Long periods of sitting tied to higher risk of stroke
Sitting too much can boost your risk of a stroke, but adding more movement — even low-effort activity such as doing household chores — may help lower that risk, according to a study in the June 1, 2022, issue of JAMA Network Open.
The study involved 7,607 adults who wore a hip-mounted accelerometer (a device that records how fast you move) for a week. Their average age was 63. During a follow-up period averaging 7.4 years, 246 of the participants experienced a stroke.
People who sat for 13 or more hours per day during the initial week of motion tracking were 44% more likely to have a stroke compared with those who’d spent less than 11 hours per day sitting still.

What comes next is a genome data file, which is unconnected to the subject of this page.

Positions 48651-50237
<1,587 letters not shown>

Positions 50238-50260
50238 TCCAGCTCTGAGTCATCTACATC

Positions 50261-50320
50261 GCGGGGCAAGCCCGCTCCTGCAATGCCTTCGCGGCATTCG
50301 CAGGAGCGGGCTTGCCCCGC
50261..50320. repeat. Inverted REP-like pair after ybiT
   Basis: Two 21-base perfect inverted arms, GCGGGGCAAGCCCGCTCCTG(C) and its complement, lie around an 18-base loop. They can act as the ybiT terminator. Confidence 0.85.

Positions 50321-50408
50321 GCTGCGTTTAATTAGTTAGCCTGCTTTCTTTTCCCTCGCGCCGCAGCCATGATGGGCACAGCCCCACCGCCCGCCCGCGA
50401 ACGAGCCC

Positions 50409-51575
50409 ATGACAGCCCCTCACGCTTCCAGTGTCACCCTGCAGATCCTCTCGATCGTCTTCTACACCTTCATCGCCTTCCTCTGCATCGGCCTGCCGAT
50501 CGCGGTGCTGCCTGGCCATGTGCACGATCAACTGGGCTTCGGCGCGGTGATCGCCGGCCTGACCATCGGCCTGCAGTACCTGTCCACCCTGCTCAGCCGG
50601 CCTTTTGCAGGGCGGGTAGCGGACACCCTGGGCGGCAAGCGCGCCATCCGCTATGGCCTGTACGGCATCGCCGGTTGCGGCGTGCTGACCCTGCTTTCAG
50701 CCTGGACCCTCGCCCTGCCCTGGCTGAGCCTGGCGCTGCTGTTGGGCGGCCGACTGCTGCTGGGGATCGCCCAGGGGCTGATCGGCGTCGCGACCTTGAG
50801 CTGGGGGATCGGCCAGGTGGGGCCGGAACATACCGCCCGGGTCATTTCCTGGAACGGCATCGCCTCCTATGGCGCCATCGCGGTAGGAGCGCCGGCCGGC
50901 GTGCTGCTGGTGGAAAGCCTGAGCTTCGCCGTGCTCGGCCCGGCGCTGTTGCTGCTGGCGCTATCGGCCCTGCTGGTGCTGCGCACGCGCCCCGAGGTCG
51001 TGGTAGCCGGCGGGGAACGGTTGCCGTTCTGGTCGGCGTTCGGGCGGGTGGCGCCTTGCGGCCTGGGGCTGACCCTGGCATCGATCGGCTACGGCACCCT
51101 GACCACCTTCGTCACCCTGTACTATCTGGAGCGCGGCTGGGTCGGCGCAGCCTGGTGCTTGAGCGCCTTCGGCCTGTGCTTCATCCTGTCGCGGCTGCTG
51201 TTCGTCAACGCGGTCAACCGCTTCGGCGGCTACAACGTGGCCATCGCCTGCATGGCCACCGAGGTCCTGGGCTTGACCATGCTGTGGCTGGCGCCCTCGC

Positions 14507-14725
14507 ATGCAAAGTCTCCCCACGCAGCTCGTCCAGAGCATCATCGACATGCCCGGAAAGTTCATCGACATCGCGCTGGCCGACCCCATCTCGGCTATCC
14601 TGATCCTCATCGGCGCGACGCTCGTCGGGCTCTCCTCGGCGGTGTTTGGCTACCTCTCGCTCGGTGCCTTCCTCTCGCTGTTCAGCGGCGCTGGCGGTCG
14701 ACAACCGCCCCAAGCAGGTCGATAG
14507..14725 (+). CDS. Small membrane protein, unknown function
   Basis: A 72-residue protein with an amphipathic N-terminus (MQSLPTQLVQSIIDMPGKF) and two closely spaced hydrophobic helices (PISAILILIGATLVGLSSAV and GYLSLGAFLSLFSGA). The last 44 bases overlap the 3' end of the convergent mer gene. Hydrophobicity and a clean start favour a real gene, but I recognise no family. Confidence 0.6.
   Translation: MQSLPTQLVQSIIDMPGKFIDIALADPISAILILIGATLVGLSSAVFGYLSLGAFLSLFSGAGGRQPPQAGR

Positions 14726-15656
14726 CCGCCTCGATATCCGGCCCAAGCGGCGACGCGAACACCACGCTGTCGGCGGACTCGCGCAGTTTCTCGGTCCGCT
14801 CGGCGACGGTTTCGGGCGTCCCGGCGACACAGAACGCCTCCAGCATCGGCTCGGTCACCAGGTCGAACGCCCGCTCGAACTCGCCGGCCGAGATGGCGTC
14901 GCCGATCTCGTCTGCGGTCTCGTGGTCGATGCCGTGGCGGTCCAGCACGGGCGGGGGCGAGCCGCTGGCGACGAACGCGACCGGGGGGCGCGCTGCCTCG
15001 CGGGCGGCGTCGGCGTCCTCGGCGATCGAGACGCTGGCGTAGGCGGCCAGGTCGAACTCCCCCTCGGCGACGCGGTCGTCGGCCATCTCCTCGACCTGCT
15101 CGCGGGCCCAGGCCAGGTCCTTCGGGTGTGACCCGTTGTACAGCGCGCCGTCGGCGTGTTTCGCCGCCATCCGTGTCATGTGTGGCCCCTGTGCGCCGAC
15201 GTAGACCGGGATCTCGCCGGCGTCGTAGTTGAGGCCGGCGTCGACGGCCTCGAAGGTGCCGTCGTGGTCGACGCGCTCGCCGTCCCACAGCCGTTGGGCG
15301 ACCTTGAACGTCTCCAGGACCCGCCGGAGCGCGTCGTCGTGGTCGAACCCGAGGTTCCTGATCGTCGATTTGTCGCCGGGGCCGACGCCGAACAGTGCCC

In addition, longer bouts of sitting (more than 17 minutes at a time) were linked to a higher risk than shorter bouts (less than eight minutes).
Not surprisingly, people who did moderate-to-vigorous physical activity for at least 25 minutes a day had a 43% lower risk of stroke.
But doing light-intensity physical activity (such as vacuuming or doing the dishes) for four to five hours daily lowered stroke risk by 26% compared with doing less than three hours per day.
Harvard Health Publishing